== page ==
So I’ve been enjoying wine for a number of years now. In fact, I was first introduced to the world of wine while living in Orlando back in the 90’s.  Friends and I would attend jazz concerts namely at Cranes Roost Park, Winter Park Arts Festivals, and Black Fin in Winter Park Village. I noticed that wherever there was jazz, there was wine.  Everyone there seemed to be having a good time as they enjoyed wine and champagne in elegant stemware, and so of course I joined in!

But it wasn’t until one summer when I traveled throughout France for a month and was able to spend time in wine boutiques, vineyards, wine caves or cellars, and dégustations (tastings) that I really got deep into the academic side of wine.


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What had happened was….I was at Lafayette Gourmet (food hall located at Galeries Lafayette, Paris) one afternoon and decided to stop by the Bibliothéque des Vins, which is a wine gallery on that same floor. While browsing, I noticed a bottle of wine for 25,000 euros- at that time about 47,000 USD! Then on another shelf was a bottle for 55,000 euros. I said to myself “OMG!!!”, while gasping out loud. My mouth and eyes opened wide in astonishment because never had I seen figures that high except for cars and real estate! I had no idea wines could get that serious. I tried taking a picture of those bottles so I could show to family & friends because I knew they would be as amazed as I was. But the photo-op was interrupted by the doormen who said, “Madame, s’il vous plaît, no photo” (Madame, please, no photos allowed). Doormen at a wine shop? That right there should’ve been a clue that this was no ordinary place!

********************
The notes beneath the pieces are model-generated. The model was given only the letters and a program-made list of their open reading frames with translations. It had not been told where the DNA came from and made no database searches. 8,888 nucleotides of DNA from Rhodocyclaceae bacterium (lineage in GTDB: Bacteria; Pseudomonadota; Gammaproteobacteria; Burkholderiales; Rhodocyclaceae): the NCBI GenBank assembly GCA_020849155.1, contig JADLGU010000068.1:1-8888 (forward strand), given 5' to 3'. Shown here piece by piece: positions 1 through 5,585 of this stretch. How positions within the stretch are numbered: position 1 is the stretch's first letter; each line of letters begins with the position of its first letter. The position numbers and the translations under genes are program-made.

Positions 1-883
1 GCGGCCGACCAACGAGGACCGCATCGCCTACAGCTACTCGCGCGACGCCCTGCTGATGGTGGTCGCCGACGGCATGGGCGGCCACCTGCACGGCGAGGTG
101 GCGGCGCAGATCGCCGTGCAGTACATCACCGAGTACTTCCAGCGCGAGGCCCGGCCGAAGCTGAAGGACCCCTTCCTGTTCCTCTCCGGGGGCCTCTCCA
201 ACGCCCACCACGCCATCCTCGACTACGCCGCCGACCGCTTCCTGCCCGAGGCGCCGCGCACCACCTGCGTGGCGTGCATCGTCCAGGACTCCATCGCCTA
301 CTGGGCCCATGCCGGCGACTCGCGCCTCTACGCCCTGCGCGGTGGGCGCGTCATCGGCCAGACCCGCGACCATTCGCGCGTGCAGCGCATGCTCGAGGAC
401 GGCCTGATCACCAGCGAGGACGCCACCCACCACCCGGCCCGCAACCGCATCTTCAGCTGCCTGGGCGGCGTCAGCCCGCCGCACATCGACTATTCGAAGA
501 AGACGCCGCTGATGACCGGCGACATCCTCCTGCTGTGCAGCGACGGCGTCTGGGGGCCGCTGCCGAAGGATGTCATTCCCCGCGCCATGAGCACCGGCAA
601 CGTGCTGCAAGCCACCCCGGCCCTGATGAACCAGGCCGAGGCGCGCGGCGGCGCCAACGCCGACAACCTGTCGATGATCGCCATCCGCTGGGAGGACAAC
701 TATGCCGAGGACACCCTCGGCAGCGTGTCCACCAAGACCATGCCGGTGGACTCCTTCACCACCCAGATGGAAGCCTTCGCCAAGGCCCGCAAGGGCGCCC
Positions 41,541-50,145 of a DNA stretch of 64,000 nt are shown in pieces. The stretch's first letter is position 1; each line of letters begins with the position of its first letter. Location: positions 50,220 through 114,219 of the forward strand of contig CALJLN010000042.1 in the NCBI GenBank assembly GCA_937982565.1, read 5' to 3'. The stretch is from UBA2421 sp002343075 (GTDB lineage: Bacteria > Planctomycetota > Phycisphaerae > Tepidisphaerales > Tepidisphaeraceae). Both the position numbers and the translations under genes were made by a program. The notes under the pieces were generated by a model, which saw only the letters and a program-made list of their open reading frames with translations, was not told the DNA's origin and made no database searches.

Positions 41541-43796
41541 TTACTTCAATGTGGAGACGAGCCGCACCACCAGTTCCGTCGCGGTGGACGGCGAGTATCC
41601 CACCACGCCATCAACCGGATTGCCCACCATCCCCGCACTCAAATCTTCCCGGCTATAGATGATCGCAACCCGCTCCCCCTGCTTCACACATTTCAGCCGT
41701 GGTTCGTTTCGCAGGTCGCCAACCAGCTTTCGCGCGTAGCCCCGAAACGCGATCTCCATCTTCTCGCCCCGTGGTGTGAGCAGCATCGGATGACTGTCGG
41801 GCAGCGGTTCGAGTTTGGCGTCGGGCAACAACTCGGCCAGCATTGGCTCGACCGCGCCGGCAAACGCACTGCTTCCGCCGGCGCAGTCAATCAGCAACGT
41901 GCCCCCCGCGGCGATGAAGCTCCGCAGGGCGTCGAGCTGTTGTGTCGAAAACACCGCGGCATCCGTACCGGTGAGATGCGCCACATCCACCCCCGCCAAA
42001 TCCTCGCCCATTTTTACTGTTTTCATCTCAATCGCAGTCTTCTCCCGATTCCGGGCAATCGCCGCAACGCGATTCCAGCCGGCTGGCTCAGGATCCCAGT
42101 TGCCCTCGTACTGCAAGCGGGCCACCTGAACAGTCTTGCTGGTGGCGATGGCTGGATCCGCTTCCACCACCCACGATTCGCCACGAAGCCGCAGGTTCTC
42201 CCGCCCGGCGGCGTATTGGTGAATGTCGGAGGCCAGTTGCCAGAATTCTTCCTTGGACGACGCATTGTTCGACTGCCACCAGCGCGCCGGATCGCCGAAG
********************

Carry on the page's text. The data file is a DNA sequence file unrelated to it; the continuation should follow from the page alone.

When I got back to the appartement, I Googled this wine and learned a little bit about the maker and winery (in case you’re wondering, the wines were Bordeaux, 40+ years vintage and produced by none other than Mouton Rothschild, of course. I began to see wine in a different light. I realized that it’s not just something to consume. It is a total experience- from the land in which the grapes are grown & cultivated, the family stories (Mondavi is a great story by the way), tradition, the terroir, religion (I know! Who would’ve thought it?) and best of all, the sharing among family & friends.

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Since that trip to France, I have gone on to pursue formal training and obtained a certificate as a French Wine Scholar. Nowadays, I enjoy visiting different bars à vin (wine bars), meeting with the proprietors and sommeliers, and attending tasting events, mainly in Atlanta, Miami and my beloved Paris, where I spend most of my time throughout the year. I also love to travel and try to incorporate wine tastings & education wherever I go. I hope to inspire others to explore the world of wine and invite you to join The Cellars Club and discover great wines and great places.

ON Y VAS! (Let’s go)!



FWS- French Wine Scholar




  1. Joe Kheriaty
    Jul 11, 2013 @ 12:05:24

    Salut Joelle,